By: Charlotte Bunyan, CSO, Cult London
After a long year and a half, luxury sales are rebounding, setting most premium brands back on a pre-pandemic keel, at least in terms of revenue.
However, they may be bouncing back to find that their customers are not the same. Most people have become even more digital-first over the pandemic, used to the convenience and immediacy of online shopping after a long lockdown. Digital often democratises brands. This doesn’t always sit comfortably alongside the ‘super premium’ appeal which historically has relied on aspiration, exclusivity and desirability. How can luxury keep pace with its customers without compromising on its brand DNA?
The pandemic has accelerated this challenge for luxury, It was always going to reconcile the need to stay culturally relevant and continue to grow new audiences, especially when it comes to cultivating younger luxury shoppers – who, it is predicted, will make up almost half (45%) of the market by 2025. But now is a key time for luxury brands to re-evaluate what they stand for in the eyes and lives of their consumers, or risk losing relevancy and salience. This shift means overtly standing for something, rather than remaining arm’s length from the many.
High Snobriety defined this shift in luxury’s appeal as moving from social proof to cultural currency; from exclusive to unique; and from buying to buying into. Younger shoppers are less motivated by brand cachet alone, their luxury outlays have to carry meaning, as signifiers of something more than affluence. The same whitepaper found that two thirds of this growing luxury demographic believe that the products people wear demonstrate whether they are culturally knowledgeable. It’s no longer about flaunting what you’ve got, but what that says about you. That’s what this all important aspect of cultural currency means. It’s the new ‘cool’.
It’s well known that experience is everything for millennial and gen z audiences. Multichannel brand activations have further fuelled this evolution of luxury and sense of ‘buying into’ what it conveys. Frontrunners are shaping platform converged experiences to wow and engage audiences. Last winter, Balenciaga released its collection as a virtual game called “Afterworld: The Age of Tomorrow,” in which players were invited to navigate a five-level fantasyland envisioned by creative director Demna Gvasalia. Bridging the experience, it started at a virtual Balenciaga retail store and continued through a forest and a rave. Gucci has embraced Animal Crossing, Roblox and took over TikTok with its Gucci Model Challenge – inclusivity and a willing to embrace the unknown is reaping dividends and widening its audience appeal.
These are still campaigns which touch on elements of exclusivity, but luxury is increasingly being shaped by social commerce and creator economies. Traditional brands could see this as a threat, an erosion of their carefully curated status. This is rapidly outdated thinking. For products not to harness the potential of social status as a core element of the brand may risk the organic sharing of their products occurring anyway, independent of brand involvement. Even stalwarts of the ‘not for everyone’ status brand like Chanel, Dior and Balenciaga have embraced TikTok, for example, recognising that nearly 6billion views and a more fluid, creator-led approach can bring more to the brand than strict brand-led control. As social commerce also rapidly grows, taking a King Canute approach to holding back the social tide risks cutting off brands from revenue. Estee Lauder’s livestreamed campaign for China’s Singles Day led to an estimated $300million in sales.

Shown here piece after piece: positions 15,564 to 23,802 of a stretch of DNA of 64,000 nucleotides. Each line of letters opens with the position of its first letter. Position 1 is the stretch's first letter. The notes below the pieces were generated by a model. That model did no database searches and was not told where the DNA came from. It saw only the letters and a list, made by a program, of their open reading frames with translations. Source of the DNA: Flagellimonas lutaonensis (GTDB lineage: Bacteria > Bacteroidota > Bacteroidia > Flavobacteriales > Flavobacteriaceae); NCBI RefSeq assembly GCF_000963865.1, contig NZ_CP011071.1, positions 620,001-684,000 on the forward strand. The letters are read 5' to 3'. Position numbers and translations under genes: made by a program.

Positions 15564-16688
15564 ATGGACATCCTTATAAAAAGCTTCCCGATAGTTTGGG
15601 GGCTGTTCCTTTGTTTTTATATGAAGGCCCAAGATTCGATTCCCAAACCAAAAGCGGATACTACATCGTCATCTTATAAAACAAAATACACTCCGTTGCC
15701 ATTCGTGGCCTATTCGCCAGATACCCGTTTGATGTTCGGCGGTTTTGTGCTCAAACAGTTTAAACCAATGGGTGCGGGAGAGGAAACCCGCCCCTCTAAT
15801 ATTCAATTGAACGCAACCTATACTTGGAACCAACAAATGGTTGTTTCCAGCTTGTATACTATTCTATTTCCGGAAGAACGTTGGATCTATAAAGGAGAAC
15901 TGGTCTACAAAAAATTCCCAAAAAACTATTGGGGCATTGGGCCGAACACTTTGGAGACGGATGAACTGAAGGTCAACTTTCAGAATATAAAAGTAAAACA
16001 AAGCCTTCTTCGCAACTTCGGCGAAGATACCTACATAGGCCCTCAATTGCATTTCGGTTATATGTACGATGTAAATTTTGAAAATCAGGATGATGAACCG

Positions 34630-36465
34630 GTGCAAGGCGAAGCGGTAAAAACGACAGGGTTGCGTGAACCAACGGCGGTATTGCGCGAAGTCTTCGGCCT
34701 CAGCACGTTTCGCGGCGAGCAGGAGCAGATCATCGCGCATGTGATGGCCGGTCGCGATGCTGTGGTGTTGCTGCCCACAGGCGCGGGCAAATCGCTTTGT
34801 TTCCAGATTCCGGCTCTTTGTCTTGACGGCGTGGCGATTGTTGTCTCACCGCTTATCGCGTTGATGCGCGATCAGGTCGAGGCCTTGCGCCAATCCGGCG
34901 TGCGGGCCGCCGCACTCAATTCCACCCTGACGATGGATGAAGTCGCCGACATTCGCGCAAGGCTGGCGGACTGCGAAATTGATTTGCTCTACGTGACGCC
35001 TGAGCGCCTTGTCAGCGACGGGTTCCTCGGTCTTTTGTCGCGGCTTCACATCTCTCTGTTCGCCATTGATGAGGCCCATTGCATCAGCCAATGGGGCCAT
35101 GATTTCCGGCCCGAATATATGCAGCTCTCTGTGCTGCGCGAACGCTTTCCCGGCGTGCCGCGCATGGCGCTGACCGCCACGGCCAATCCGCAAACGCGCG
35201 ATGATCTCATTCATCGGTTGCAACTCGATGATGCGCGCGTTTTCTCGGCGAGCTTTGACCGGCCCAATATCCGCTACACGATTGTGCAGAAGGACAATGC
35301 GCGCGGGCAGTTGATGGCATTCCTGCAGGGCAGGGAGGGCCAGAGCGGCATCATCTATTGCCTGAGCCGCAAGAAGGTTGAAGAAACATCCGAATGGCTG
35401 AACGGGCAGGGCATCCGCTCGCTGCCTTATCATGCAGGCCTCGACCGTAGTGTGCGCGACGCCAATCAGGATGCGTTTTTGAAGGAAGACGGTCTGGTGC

Digital access combined with physical retail also enables luxury brands to deliver greater convenience for shoppers. Mr. Porter offers premium multi-channel assistance in certain cities to their best customers, known as ‘EIPs’ (Extremely Important People). As well as getting at-home shopping consultations, EIPs can select a ‘you try, we wait’ delivery service. Meanwhile, non-EIPs can access 24/7 customer care or fashion consultations by phone, email, or live chat. Meanwhile, understanding the digital landscape is also helping western luxury brands to gain a better foothold in the East. Burberry’s first social retail store in China’s technology hub Shenzhen is a digitally immersive retail experience made up of a series of unique spaces for customers to explore. Through a dedicated WeChat mini program, customers can unlock exclusive content and personalised experiences and share them with their communities as well as use this social currency for real life experiences in store.
These are frontrunners, leading the luxury pack when it comes to innovating with new digital channels. Savvy brands in this space also understand that they can start small, such as Givenchy launching its latest perfume on Animal Crossing. They don’t have to be all digital, all the time. Forward thinking luxury understands it is not about changing your brand. It is about embracing new ways to connect with people and share their brand story. To do that in the modern era and with the growing younger luxury customer demographic, the price paid is elements of rigid brand control.
Digital more than ever has allowed luxury to truly make personalised experiences, enabling fans to try, discover, explore and connect with a brand in many more ways. To gain the all important buy-in from luxury’s soon-to-be biggest market, It is truly time for luxury to be more inclusive, rather than exclusive.